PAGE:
The Stigma Effect describes a conundrum where good-intentioned behavioral approaches to a social problem actually lead to worse effects. Research on stigma change may find itself at this point. Advocates have developed and implemented multiple approaches to changing stigma; might some of these be shown to have a more beneficial impact than others? This presentation examines both the benefits and the negative unintended consequences of stigma change programs, considering the effects of education versus contact on the stigma of mental illness.
- Identify the structures and types of stigma as they relate to the target in order to assess the damaging effects on the individual and the group
- Compare the processes of enforcing stigma change and demonstrate the effectiveness of each technique
- Describe the curriculum of the Honest Open Proud program and identify its aim to combat the self-stigma associated with mental illness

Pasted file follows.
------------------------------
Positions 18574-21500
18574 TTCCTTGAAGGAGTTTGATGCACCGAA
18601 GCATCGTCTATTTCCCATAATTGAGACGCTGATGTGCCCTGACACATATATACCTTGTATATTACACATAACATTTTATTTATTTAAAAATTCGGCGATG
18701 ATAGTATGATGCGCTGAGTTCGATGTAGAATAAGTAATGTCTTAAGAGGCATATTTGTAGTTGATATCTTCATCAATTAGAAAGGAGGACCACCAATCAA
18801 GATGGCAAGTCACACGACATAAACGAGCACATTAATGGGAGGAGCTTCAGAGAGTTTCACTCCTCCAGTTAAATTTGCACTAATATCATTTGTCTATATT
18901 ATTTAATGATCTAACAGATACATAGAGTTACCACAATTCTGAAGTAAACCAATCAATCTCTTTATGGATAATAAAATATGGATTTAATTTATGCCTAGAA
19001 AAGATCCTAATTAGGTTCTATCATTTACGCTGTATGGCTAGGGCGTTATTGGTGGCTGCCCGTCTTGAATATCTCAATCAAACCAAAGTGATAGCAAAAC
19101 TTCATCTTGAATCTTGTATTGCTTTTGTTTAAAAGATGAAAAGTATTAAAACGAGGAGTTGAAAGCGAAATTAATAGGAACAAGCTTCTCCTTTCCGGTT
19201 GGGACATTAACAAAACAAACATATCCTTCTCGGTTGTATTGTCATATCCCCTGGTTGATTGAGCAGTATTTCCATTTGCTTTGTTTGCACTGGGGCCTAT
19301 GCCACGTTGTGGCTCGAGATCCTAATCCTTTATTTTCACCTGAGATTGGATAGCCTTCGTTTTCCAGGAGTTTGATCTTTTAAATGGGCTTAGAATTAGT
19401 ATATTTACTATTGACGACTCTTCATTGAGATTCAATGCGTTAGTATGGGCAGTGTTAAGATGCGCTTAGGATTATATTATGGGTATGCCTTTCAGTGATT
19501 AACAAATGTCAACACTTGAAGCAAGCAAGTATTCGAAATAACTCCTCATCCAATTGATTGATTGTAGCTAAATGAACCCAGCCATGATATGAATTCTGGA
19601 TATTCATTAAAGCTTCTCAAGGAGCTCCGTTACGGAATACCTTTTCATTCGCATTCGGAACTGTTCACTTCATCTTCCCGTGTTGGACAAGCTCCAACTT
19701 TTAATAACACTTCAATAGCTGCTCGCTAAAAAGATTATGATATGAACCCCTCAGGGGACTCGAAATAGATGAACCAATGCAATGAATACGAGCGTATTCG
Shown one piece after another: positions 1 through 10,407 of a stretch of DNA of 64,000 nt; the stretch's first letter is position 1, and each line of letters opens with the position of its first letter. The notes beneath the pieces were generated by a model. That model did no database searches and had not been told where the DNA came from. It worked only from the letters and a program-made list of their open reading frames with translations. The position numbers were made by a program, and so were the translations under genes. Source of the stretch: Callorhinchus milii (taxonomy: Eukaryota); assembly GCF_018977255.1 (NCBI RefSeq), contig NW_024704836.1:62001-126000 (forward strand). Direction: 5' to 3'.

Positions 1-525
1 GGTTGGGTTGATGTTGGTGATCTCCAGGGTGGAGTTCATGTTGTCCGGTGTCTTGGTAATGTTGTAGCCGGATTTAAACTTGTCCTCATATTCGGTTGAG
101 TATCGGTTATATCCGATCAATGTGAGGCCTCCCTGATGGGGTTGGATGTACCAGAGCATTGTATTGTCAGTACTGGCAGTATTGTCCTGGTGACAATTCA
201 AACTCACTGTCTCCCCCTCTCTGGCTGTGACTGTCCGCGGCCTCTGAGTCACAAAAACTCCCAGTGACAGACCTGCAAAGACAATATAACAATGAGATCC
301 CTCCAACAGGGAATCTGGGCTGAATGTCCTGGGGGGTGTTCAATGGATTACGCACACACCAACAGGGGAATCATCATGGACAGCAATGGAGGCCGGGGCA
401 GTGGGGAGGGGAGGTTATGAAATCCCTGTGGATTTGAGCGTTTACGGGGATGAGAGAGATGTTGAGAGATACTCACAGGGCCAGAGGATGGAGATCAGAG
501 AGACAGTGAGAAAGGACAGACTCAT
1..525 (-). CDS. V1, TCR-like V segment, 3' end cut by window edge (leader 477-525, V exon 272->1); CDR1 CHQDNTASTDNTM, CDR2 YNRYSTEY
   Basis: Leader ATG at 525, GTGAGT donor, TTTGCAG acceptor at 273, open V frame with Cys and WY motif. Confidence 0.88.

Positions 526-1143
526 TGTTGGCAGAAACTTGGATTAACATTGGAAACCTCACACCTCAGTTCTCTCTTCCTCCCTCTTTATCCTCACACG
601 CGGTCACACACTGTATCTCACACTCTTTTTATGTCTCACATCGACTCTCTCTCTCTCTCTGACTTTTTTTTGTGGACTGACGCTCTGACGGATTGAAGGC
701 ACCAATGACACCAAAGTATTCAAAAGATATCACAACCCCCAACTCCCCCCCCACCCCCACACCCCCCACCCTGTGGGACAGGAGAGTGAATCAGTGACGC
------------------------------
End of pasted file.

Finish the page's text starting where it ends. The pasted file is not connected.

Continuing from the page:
Patrick Corrigan is a Distinguished Professor and Associate Chairperson for Research in the Department of Psychology at Illinois Tech. Previously, he was a Professor of Psychiatry at the University of Chicago, where he directed its Center for Psychiatric Rehabilitation. Patrick is the Institute of Translational Medicine's Illinois Institute of Technology (Illinois Tech) Affiliate Leader. He is the principal investigator of the National Consortium for Stigma and Empowerment, a collaboration of investigators and advocates from more than a dozen institutions. NCSE research has been supported by NIH for more than 20 years. He also heads projects examining integrated primary and behavioral health care in a health disparities framework, supported by PCORI and NIMHD. He has written more than 400 peer-reviewed articles, is editor emeritus of the American Journal of Psychiatric Rehabilitation, and editor of a new journal published by the American Psychological Association, Stigma, and Health. Corrigan has authored or edited seventeen books, most recently, The Stigma Effect published by Columbia University Press. He also headed the team that developed the Honest, Open, Proud series of anti-stigma programs. He was a 2019 recipient of the Presidential Medal from the UK Royal College of Psychiatrists in recognition of his work.